I asked the woman collecting the entrance fees what the deal was with the locked doors. She was exasperated and very clearly stated:

1. It wasn’t her call
2. She thinks it’s “silly”
3. Management decided to enact the new policy to minimize the chance of someone sneaking in and skating for free

The employee and I both agreed that the likelihood someone would sneak in was minimal. Not only would you need to sneak in, but even if you did, you’d stick out pretty bad since all skaters receive a wristband after paying. She encouraged me to voice my complaint to “management” and encourage others to do so, as well. I couldn’t find management.

Think about this situation. For the 1 or 2 people a day who might sneak in (a $16 loss in revenue) The Depot grossly inconveniences 100s of paying customers. If more than 2 people, because of the new policy, choose to go elsewhere, The Depot loses more revenue than they would have had they not enacted the policy.

This is a great example of seeing the tree, but completely missing the forest. In the scope of the big picture this makes no sense. In the scope of the “problem” it makes lots of sense. As we think about the challenges we face every day in our companies and our personally lives, we need to remember to see both the trees and the forest.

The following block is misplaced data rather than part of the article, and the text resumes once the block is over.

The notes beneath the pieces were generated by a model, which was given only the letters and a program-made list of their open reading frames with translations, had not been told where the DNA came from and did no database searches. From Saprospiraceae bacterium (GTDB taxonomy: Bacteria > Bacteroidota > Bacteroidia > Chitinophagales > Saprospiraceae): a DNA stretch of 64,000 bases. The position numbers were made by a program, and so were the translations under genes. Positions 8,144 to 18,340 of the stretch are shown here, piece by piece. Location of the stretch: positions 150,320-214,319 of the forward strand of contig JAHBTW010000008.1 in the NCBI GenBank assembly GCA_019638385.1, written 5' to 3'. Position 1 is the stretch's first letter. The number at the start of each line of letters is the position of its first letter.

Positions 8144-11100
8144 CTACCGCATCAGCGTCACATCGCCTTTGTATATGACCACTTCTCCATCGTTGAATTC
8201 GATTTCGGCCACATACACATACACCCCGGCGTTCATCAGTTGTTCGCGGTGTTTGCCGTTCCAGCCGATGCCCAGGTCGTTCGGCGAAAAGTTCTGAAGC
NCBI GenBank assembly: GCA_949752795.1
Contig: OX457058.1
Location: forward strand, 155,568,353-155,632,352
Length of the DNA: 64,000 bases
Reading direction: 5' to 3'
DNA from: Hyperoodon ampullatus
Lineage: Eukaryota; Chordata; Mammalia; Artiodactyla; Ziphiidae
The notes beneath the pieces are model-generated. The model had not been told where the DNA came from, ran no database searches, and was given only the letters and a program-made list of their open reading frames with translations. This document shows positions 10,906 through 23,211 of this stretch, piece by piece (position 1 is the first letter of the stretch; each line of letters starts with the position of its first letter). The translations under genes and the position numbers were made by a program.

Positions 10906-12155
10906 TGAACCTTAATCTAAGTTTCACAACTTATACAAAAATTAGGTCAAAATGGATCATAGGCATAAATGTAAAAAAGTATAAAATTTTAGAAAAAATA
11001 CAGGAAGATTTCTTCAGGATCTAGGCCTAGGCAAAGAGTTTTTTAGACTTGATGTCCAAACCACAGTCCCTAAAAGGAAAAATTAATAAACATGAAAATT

The Things We Do To Our Kids

The kids got to visit with Santa yesterday. The enjoyed chatting with the jolly fellow. But, honestly these moments are more for us as parents than they are for our kids. Looking at it that way is the only thing that explains why we dress our kids up and bring them kicking, screaming and crying (well, not my kids, but several others in front of us) to “Santa.”

John’s 2nd Birthday